Toluene toxicity is mainly observed in the central nervous system and in some cases, it also causes reproductive toxicity, aberrations of chromosomes, and breaks of DNA strands. Those effects have been proved through animal experiments with mice and rats and also in cultured mammalian cells. 
Through experiments, scientists cannot find any association between cancer and the exposure to toluene. Some cohorts revealed elevated rates of lung cancer while the others have high rates of colorectal cancer or colon cancer. Also, they found that the sites of cancers are not related to the exposure of toluene. Also, according to animal carcinogenicity data, animals like mice and rats do not prove the relation between rates of cancer and toluene.
Toluene is more reactive than benzene when it reacts to electrophilic aromatic substitution. It goes through chlorination with FeCl3, sulfonation, and also nitration. However, if toluene is heated, it can result in dinitrotoluene and trinitrotoluene (TNT). Toluene goes through oxidation when it reacts with other reagents. With potassium permanganate, it results in benzoic acid. 
Toluene can be naturally emitted from volcanoes, crude oil, and fires in forests, and also found in water and soil. In groundwater, surface water, and even in drinking water, scientists have found small amount of toluene. It is also found in the atmosphere since exhaustion of motor vehicle, thinners, solvent's containing toluene, and petroleum fuels release toluene.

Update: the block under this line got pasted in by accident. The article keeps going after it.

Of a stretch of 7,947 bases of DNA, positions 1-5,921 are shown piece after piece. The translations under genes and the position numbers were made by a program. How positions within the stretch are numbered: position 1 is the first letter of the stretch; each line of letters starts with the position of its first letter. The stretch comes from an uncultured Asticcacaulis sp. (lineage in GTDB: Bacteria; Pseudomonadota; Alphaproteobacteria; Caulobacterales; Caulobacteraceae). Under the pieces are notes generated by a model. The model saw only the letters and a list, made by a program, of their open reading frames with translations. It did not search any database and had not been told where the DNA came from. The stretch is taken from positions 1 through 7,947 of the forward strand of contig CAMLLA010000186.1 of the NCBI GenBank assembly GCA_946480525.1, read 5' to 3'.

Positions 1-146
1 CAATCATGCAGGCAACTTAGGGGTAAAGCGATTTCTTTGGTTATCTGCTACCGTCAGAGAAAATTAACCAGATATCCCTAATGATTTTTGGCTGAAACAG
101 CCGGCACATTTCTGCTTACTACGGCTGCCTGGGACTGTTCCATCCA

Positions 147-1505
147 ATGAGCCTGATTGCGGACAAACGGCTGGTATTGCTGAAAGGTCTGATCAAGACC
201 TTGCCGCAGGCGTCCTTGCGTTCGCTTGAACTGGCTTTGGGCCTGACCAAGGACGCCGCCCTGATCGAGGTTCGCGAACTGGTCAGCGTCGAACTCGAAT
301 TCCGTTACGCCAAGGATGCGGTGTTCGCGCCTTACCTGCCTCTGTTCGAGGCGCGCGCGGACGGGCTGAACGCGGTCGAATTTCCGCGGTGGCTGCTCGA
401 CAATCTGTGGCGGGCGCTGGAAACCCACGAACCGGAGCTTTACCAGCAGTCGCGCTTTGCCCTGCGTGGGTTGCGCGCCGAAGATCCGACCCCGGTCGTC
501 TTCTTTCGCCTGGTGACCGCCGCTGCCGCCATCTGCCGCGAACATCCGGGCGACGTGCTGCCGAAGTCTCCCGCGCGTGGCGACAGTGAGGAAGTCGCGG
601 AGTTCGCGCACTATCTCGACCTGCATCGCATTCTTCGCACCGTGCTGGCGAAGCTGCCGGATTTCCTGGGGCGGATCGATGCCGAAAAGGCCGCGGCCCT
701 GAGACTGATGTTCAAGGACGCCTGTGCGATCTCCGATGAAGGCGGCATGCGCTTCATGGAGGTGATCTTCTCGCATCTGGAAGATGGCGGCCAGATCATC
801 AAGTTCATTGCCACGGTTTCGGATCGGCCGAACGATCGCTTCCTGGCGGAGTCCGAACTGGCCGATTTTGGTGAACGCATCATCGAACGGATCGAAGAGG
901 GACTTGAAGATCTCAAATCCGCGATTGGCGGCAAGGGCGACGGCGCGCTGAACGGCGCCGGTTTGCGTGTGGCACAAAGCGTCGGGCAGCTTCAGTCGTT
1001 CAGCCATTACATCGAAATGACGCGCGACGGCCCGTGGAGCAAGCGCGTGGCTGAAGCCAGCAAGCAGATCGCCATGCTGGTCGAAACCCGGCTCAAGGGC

Toluene is commonly used to mix the chemical substances. It is mainly composed of benzene, toluene diisocyanates, benzoic acid, benzyl chloride, benzoyl chloride, phenol, xylene, plasticizers, sodium benzoate, benzaldehyde, styrene, benzene derivatives, caprolactam, saccharine, pharmaceuticals, dyes, perfumes, TNT and detergents. Also, used in fuels, toluene is used in paints, rubber, resins, thinners in nitrocellulose lacquers and adhesives.  However, although toluene has been used as a solvent, it becomes less used since solvent emissions are started to restricted by environmental and health regulations. In minor usage of toluene is in mattresses, automotive seats, coatings, polyurethane elastomers, or upholstery as toluene diisocyanate (TDI).